Prevalence of neurofascin-155 antibodies in patients with multiple sclerosis

  title={Prevalence of neurofascin-155 antibodies in patients with multiple sclerosis},
  author={Oliver Stich and S A Perera and Benjamin Berger and Sven Jarius and Brigitte Wildemann and A. Baumgartner and Sebastian Rauer},
  journal={Journal of the Neurological Sciences},
From PNS to CNS: characteristics of anti-neurofascin 186 neuropathy in 16 cases
It is worth noting that quite a few patients show CNS-impaired signs only, and cranial MRI is essential for the screening of CNS involvement, and CSF white blood cell counts were found significantly elevated in CNS-involved patients compared with patients of PNS group.
Anti-neurofascin autoantibody and demyelination
Autoantibodies in chronic inflammatory demyelinating polyradiculoneuropathy.
The discovery of autoantibodies against nodal and paranodal proteins has proven useful in clinical practice, has uncovered novel pathophysiological mechanisms, clinical phenotypes, therapeutic response and prognosis within the CIDP disease spectrum and has boosted the search for other clinically relevant autoantIBodies.
Role of B cells and antibodies in multiple sclerosis.
Immunoadsorption and Plasma Exchange in Seropositive and Seronegative Immune-Mediated Neuropathies
Preliminary evidence suggests that GBS/CIDP patients without detectable IgG antibodies on routine diagnostic tests may nevertheless benefit from IA, and that an unbiased screening approach using myelinating co-cultures may assist in the detection of further autoantibodies which remain to be identified in such patients.
Nodes of Ranvier during development and repair in the CNS
The organization and function of CNS nodes of Ranvier are described and how these nodes change in demyelination and remyelinating disorders is considered, highlighting the impact of these changes on neuronal physiology in health and disease as well as the associated therapeutic implications.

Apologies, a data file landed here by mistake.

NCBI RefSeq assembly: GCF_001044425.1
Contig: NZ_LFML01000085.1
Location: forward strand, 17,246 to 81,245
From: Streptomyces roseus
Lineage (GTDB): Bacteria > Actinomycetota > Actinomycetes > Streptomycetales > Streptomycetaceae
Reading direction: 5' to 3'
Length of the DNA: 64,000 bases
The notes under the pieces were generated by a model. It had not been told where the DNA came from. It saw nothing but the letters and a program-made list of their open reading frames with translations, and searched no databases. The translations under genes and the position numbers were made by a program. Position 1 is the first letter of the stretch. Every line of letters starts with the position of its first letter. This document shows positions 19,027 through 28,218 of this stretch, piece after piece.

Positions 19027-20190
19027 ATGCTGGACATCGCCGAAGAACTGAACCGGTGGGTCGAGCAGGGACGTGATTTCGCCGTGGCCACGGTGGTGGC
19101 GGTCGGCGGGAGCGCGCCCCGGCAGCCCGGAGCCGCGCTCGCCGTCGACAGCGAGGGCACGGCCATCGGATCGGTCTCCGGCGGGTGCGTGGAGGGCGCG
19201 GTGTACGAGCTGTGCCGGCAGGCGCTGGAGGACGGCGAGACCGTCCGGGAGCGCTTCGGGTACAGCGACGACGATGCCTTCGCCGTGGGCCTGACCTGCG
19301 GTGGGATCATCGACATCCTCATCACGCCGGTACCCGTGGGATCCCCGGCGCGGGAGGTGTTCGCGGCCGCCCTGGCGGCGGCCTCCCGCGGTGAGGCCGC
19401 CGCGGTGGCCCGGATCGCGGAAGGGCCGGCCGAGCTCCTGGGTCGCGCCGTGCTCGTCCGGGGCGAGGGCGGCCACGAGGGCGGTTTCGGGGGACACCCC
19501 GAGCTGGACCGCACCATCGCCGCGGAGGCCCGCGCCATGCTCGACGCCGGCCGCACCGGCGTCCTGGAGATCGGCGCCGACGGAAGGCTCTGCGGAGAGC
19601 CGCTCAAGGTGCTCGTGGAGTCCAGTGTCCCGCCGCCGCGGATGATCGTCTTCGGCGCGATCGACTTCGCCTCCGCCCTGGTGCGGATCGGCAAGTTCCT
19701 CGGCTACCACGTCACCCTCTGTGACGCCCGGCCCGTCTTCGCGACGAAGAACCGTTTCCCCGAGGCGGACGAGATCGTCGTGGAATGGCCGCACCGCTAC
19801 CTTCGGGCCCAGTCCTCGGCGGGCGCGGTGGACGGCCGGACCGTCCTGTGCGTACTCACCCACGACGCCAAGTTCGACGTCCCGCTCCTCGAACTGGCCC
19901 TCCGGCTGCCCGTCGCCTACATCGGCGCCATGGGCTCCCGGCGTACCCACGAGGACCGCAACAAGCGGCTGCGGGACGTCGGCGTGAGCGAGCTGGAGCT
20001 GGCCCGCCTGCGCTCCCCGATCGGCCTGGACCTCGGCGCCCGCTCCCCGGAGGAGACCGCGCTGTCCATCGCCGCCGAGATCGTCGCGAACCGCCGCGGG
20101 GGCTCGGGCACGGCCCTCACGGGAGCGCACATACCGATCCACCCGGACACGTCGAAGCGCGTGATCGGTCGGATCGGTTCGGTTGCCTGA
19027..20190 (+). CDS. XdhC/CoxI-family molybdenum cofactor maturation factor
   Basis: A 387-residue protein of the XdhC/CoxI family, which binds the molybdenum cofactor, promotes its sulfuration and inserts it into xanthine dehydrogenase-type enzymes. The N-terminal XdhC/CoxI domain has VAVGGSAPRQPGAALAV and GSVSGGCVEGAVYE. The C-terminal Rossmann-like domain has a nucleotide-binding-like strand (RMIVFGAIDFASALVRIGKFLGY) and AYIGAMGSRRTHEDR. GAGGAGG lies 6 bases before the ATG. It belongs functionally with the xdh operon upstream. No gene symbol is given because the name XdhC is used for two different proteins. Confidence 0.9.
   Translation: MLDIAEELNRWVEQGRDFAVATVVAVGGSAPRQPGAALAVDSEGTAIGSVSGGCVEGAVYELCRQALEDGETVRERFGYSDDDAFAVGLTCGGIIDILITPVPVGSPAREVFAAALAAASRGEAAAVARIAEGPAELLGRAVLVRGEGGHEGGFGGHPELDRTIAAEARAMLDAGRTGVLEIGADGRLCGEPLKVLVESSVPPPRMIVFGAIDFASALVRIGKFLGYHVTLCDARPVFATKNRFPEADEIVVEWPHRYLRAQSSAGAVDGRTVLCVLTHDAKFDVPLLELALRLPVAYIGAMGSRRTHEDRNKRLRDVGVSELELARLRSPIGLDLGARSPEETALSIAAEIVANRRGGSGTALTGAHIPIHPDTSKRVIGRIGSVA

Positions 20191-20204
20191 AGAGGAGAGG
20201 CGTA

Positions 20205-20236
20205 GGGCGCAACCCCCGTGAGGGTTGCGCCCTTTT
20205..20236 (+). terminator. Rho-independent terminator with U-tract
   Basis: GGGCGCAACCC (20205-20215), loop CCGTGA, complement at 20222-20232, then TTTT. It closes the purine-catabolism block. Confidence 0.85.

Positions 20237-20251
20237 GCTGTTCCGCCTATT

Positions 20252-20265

Focal loss of the paranodal domain protein Neurofascin155 in the internal capsule impairs cortically induced muscle activity in vivo
Paranodal axoglial junctions are essential for rapid nerve conduction and the organization of axonal domains in myelinated axons. Neurofascin155 (Nfasc155) is a glial cell adhesion molecule that is


Neurofascin as a target for autoantibodies in peripheral neuropathies
Autoantibodies to NF are detected in a very small proportion of patients with AIDP and patients with CIDP, but may nevertheless be pathogenic in these cases.
Anti-neurofascin antibody in patients with combined central and peripheral demyelination
In anti-neurofascin antibody–positive CCPD patients, including those with a limited response to corticosteroids, IV immunoglobulin or plasma exchange alleviated the symptoms, recognition of this antibody may be important, because patients with CCPD who are antibody positive respond well to IV immunglobulinor plasma exchange.
Neurofascin IgG4 antibodies in CIDP associate with disabling tremor and poor response to IVIg
This study provides Class IV evidence that autoantibodies to NF155 identify a CIDP subtype characterized by severe neuropathy, poor response to IVIg, and disabling tremor.
Elevated levels of antibody to myelin oligodendrocyte glycoprotein is not specific for patients with multiple sclerosis.
The elevated presence of anti-MOG antibody is not specific for MS because a similar appearance was also demonstrated in patients with ONDs, and it is not clear whether this antibody is pathogenic in MS or, on the contrary, has a defensive role against further immune-mediated damage after myelin breakdown.
Neurological autoimmunity targeting aquaporin-4
Meningeal B-cell follicles in secondary progressive multiple sclerosis associate with early onset of disease and severe cortical pathology.
Data support an immunopathogenetic mechanism whereby B-cell follicles developing in the multiple sclerosis meninges exacerbate the detrimental effects of humoral immunity with a subsequent major impact on the integrity of the cortical structures.
Humoral autoimmunity in multiple sclerosis
Disruption of neurofascin localization reveals early changes preceding demyelination and remyelination in multiple sclerosis.
The alterations in oligodendrocyte Nfasc155 expression that accompany inflammation and demyelination suggest an ongoing disruption to the axonal-oligodendROcyte complex within newly forming as well as established lesions in multiple sclerosis, resulting in destruction of the N fasc186+/Na+v nodal complex vital to successful fast neurotransmission in the CNS.
Nodal proteins are target antigens in Guillain‐Barré syndrome
The prevalence of antibodies against nodal adhesion molecules in patients with Guillain‐Barré syndrome or chronic inflammatory demyelinating polyneuropathy (CIDP) is investigated and results suggest that antibody attack against nodding antigens participates in the etiology of GBS.
Axonal transection in the lesions of multiple sclerosis.
Transected axons are common in the lesions of multiple sclerosis, and axonal transection may be the pathologic correlate of the irreversible neurologic impairment in this disease.